So amidst all this good feeling, what were my favourite works? Top of the list has to be Buffalo Grill by Scottish artist Jock McFadyen, not least because I used to eat in one such of the French chain restaurant bang opposite the Moulin Rouge in Paris. This huge green canvas, with an off-centre, almost hazy image of the American-looking chain restaurant made for quite an impact in a gallery in which it easily dominated. It’s almost like the blur of the restaurant viewed from a fast-moving car, and yet the top of the restaurant is crisp and clear, like an after-image of the place stamped onto your retina.
Top of my list of sculptures, meanwhile, was the super-shiny bronze creation by Leonard McComb RA, Portrait of a Young Man Standing. Only a shame that it has the very modest price tag of £600,000. Against a red painted central gallery (apparently painted as such in homage to Matisse) and reflecting in its polished surface the paintings hung all around it, the sculpture looked truly remarkable. Second place for sculpture had to be given to Professor David Mach RA, whose cheetah made from coathangers, Spike, is an incredible feat of innovation (as was the brilliant recreation of the head of Michelangelo’s David built from the heads of matches, also by David Mach).
The architecture gallery was pretty interesting this year, bordering more on the surreal, not least with CJ Lim’s Dream Isle: London, the Victorian Sponge Cake which was a model imagining just that – a city shaped like a sponge cake! Also amongst the architecture were the predictable inclusions of Olympic stadiums and other Olympic buildings, as well as the new King’s Cross station concourse.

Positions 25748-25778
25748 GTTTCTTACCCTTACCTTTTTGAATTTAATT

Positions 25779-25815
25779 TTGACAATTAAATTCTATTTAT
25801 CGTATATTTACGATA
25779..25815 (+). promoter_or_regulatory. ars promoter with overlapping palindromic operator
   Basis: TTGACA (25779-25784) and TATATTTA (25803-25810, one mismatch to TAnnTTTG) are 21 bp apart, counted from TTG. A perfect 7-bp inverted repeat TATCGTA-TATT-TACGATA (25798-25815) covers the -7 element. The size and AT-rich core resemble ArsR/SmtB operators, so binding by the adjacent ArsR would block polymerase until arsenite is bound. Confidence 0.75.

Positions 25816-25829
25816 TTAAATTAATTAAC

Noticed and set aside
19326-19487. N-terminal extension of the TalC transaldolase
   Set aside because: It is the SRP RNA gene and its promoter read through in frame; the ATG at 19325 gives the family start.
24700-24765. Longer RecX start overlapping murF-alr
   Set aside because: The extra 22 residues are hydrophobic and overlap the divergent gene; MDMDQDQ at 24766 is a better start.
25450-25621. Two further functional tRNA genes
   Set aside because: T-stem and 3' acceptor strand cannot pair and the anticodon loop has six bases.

I also loved this by Graham Crowley…
And this by one of my favourite Royal Academicians, Stephen Chambers RA
While this, by Tracey Emin, appalled me…
I could go on, and there is of course plenty to look at, and to mention, but hopefully the photos I have included in this post will provide a hint of the wonders on show (except of course for Tracey Emin’s “Upset” which is included purely for the purposes of demonstrating how a totally talentless media novelty can rob some poor talented unknown of a huge amount of wall-space and all the opportunities that go with it).
The Royal Academy don’t always get it right, but with this year’s Summer Exhibition, they really seem to be progressing. Perhaps it’s because of the new president, Christopher Le Brun, or maybe it’s just because of the space all around me, the exclusivity and of course the complementary wine… It’s a question which remains as yet untested, but if you want to have a punt, go and visit the show – as the name suggests, it’s on all summer, and you can find out all of the details here.
- Royal Academy’s Summer Exhibition finds a new focus (theweek.co.uk)
- Summer Exhibition, Royal Academy – review (thisislondon.co.uk)
- Summer Exhibition 2012, Royal Academy of Arts, review (telegraph.co.uk)